Jane Groom commented that "This is a human story. It's about protecting people, earning their trust and respecting their right to live safely in their home."

Su Sharma agreed that it is very much a human story, noting how she had to have difficult professional conversations about whether Grenfell Tower may have been intentionally overlooked because of the socio-economic profile of its residents.

"Though we have an obligation as an industry to build safe, we also need to make sure that communities are never again put in the position where they feel discriminated," she said. The outcome of those conversations was that Grenfell happened through "complete negligence. People didn't think about who was actually going to occupy it. So, there is an absolute obligation on all of us to construct safely, and to not divide communities."

Emma acknowledged the financial situation from perspective of a housing association, concluding that while balancing resources is tricky, "I think the feeling generally across the social housing sector is that we haven't been putting enough attention to our existing homes and looking after them and looking after the people that are in them."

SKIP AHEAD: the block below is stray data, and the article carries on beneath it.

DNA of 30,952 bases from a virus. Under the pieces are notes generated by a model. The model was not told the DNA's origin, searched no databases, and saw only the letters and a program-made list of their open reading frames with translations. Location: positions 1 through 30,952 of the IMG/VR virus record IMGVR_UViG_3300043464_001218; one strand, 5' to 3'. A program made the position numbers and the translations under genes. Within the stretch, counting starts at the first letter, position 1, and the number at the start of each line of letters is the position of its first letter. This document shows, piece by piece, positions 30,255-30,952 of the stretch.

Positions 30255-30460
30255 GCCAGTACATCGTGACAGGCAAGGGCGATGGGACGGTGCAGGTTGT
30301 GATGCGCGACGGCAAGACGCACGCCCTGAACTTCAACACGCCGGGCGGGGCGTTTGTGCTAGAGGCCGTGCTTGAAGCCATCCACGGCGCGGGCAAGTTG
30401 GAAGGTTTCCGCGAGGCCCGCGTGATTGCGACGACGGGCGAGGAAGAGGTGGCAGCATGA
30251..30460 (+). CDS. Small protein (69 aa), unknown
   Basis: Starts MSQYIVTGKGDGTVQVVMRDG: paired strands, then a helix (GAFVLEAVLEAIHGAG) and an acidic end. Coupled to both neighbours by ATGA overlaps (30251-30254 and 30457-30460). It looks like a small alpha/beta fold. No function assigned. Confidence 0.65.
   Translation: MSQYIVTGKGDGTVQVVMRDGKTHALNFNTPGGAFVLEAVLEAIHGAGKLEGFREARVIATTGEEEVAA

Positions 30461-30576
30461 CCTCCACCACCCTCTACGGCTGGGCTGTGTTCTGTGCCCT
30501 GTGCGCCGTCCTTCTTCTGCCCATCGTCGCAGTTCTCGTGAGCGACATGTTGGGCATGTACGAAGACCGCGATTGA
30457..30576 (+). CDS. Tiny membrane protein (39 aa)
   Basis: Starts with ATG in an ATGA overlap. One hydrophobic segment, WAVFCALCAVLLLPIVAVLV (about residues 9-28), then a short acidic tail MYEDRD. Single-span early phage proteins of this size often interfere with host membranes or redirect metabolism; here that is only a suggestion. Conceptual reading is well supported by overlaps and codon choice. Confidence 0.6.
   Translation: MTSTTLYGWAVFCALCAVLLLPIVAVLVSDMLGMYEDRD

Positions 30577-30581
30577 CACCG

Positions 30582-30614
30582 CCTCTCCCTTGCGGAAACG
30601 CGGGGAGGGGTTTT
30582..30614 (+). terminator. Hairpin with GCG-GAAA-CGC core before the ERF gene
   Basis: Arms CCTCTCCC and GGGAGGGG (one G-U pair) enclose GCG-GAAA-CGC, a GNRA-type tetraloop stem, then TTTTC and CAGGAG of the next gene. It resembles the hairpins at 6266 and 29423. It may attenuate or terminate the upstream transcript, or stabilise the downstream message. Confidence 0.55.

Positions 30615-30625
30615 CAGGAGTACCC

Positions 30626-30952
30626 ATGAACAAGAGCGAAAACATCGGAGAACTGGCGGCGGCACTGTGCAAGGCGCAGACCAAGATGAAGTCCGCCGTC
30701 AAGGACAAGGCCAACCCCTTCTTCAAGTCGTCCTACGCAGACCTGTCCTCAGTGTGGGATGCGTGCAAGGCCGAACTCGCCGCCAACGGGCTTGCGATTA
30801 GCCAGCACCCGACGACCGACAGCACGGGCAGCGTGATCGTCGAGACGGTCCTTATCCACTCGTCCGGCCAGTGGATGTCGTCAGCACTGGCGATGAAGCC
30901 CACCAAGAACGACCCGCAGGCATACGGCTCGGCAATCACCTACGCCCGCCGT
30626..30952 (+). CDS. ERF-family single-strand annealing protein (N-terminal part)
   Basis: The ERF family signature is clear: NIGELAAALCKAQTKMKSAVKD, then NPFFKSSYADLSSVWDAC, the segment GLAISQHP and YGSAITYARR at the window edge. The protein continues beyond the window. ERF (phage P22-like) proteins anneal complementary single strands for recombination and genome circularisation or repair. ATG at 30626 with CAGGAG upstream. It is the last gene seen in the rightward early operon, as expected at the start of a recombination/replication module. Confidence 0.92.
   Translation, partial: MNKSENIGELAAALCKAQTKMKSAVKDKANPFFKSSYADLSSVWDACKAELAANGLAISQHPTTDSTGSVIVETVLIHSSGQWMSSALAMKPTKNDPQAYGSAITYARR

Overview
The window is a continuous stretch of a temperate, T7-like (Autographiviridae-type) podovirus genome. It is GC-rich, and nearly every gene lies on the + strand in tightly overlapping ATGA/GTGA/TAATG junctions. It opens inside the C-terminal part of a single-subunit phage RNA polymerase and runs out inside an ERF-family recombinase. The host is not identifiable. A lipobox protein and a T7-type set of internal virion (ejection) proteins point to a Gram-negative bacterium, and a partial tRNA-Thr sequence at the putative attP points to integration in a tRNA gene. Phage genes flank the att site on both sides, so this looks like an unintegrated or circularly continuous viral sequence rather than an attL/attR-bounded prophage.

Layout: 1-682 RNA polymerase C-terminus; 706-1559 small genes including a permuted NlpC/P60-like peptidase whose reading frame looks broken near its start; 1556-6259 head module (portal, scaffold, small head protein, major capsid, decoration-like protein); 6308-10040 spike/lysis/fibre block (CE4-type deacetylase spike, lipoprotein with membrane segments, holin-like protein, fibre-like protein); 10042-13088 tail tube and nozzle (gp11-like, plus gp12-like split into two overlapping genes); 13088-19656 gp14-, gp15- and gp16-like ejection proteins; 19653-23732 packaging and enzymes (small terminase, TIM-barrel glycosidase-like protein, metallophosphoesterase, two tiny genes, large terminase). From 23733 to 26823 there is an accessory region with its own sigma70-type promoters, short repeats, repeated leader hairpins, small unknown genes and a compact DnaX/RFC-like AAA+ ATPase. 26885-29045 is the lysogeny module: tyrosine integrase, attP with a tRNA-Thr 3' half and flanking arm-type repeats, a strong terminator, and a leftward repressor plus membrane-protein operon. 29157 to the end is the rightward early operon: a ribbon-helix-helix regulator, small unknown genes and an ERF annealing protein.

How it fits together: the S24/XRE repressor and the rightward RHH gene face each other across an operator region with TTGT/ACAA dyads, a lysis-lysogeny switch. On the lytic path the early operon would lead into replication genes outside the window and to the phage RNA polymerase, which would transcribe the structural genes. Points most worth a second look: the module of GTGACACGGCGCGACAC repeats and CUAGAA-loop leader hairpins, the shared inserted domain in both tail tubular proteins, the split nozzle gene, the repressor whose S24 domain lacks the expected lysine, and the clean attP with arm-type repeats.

4. How the Building Safety Act is changing process

The role of the Building Safety Regulator and the wider changing role of building control within a project was another major talking point. Jane Duncan commented that she hopes it will be a watchdog with bite, remembering the District Surveyors of her early career in London, who she described as being “scary as hell.”

Kevin McKeown noted that the former safety net of building controllers and approved inspectors has been taken away. “They are no longer a catch-all. It's up to us to develop solutions.”

Owen Edwards from Socotec went further on that cultural shift towards a more proactive mindset. Duty holders will now need to approach building control able to demonstrate the ways in which the design or building meets regulations, rather than asking whether it complies or not.

“If you ask, you shouldn't get an answer. The question should come right back to you,” he said. “You're the competent person. You, in your specialist field, are going to have more competence than me. You tell me how you think it complies. Acting as a critical friend, I will then tell you if it makes sense to me, but ultimately, we’re shifting to a model of ‘Now, show me your working of how you've got to your answer’.”